While law enforcement agencies will use cell-site simulators for broad public surveillance, information about their deployment is hard to come by. Jacobs, the company that sold the state police its new simulator, does not mention them on its expansive website. But its proposal for the Mass sale is full of flowery language about the business with plenty of praise for its products along with descriptions of its capabilities and use in the field. There are also photos of the equipment.

“The unredacted version provides a lot of details,” said Cooper Quintin, senior public interest technologist at the tech watchdog Electronic Frontier Foundation. “This is the clearest picture that we’ve gotten of how cell-site simulators are operated, installed, and sold to police in years. … Having pictures of the devices is helpful for researchers, having pictures of the trucks is helpful for privacy rights advocates.”

The internationally wired Jacobs Technology, per its proposal, is the second-largest company in the US cellular infrastructure industry, and, as the industry’s “Honest Broker,” “drives innovation” with a “Culture of Caring” and the “promise that ‘We do things right.’” The company acquired longtime cell-site simulator manufacturer KeyW in 2019 and absorbed it into the company’s Engineering Integration Group. To date, Jacobs reports putting more than 300 such simulators in the field, via national intelligence agencies in the US, Europe, and Australia, as well as 40 state and local agencies like the Mass State Police.

That pedigree gives Jacobs the ability to not just meet but exceed bid requirements; per the proposal, the company provides “seamless geolocation and data gathering aimed at high powered vehicle based, mobile, mission critical operations.” The document also lists transmission information like radio bands and frequencies and emphasizes capability from 2G to 5G, along with giving equipment specs including:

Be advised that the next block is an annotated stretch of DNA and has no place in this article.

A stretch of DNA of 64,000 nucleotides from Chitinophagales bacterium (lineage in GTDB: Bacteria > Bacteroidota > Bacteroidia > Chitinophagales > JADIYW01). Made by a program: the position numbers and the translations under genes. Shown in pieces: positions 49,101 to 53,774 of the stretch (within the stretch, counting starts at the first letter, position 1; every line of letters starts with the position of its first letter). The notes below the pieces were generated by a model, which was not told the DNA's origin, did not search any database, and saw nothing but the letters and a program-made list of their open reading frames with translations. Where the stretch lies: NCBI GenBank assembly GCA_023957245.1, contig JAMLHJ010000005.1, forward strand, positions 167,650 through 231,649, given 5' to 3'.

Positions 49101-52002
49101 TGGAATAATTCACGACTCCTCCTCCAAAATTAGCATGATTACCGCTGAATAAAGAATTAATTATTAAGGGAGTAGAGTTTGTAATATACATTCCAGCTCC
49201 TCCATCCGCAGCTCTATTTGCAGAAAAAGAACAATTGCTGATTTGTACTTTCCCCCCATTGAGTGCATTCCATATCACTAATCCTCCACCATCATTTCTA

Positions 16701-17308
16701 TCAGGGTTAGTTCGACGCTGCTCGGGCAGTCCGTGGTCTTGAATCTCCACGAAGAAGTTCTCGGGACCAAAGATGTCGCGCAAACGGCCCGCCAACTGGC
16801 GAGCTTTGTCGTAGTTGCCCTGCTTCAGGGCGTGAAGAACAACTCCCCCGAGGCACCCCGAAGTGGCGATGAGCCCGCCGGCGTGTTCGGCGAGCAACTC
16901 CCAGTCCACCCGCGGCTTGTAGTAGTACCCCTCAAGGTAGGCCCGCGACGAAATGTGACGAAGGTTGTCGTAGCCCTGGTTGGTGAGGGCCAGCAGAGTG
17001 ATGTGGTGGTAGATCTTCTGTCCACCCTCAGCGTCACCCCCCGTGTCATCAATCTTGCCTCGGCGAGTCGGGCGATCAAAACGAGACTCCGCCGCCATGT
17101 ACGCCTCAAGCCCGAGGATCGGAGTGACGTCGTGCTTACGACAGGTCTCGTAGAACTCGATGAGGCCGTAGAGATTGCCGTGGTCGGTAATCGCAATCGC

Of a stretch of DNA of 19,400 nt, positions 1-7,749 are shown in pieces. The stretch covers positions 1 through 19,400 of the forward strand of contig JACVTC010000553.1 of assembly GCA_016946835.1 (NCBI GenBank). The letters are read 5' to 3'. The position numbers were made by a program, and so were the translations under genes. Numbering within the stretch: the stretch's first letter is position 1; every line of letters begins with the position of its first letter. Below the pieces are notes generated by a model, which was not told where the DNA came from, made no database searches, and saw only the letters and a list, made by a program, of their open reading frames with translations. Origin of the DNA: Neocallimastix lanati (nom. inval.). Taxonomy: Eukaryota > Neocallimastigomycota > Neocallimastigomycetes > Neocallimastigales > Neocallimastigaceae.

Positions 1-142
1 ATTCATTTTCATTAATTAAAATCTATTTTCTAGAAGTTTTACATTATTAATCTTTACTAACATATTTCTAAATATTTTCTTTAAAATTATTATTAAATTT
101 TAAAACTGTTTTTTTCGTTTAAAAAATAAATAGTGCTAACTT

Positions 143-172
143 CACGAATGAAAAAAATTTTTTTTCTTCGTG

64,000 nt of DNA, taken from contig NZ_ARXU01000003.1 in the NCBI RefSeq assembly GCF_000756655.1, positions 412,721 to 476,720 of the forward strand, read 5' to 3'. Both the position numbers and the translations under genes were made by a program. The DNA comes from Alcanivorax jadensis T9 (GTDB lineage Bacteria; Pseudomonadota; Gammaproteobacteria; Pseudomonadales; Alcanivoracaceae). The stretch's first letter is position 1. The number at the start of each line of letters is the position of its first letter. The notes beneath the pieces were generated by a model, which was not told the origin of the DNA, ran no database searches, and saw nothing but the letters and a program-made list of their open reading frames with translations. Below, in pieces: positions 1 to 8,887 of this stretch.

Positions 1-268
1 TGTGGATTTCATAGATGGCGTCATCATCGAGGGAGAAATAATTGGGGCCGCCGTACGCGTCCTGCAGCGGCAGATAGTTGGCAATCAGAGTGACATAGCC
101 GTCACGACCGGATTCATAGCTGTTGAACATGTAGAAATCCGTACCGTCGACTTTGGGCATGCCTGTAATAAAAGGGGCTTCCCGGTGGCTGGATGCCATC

• The [simulator] is a small form factor, cellular and Wi-Fi intelligence gathering tool for law enforcement. This low-power system is designed to be mounted in the user’s vehicle for covert, tactical deployment in any area of operation.

  • The [simulator] is expandable and capable of supporting up to 27 radio cards for future expansion and could be deployed in up to three chassis for simultaneous use and operation in one software controller instance.

  • The main operator can control the Base Station radios while another operator utilizes the built-in map interface, performs a database query for a cellular identifier, or performs realtime analysis of data during an intelligence operation in the field.

  • [The interface] includes an integrated mapping solution with target range rings and a heatmapping display for immediate representation of where a target device is located. The heatmap is updated in real-time. The mapping solution also provides a visual breadcrumb trail to the operator in real-time.

The device alone costs nearly $250,000, with the basic accompanying equipment adding $350,000. An amplifier, purportedly intended to “minimiz[e] impact on non-targeted cellular use,” costs an additional $125,000. Plus the Silverado, which will cost $132,000 after installation and concealment of the simulator and its antennas.

“Tint will be installed to cover user requirements,” the proposal reads. “Additionally, tint will be installed into the truck cap to provide additional concealment. A windshield strip can be provided as well. … EIG’s integration will make every effort to achieve as much concealment as possible.”

As a bonus, after the simulator collects information, it can be easily sent to other agencies, according to the proposal.

“All mission data is available for export for future analysis if the user desires as well as sharing of data and analysis between other departments using this system for unified ease of interoperability,” per the Jacobs pitch.

Constitutionality concerns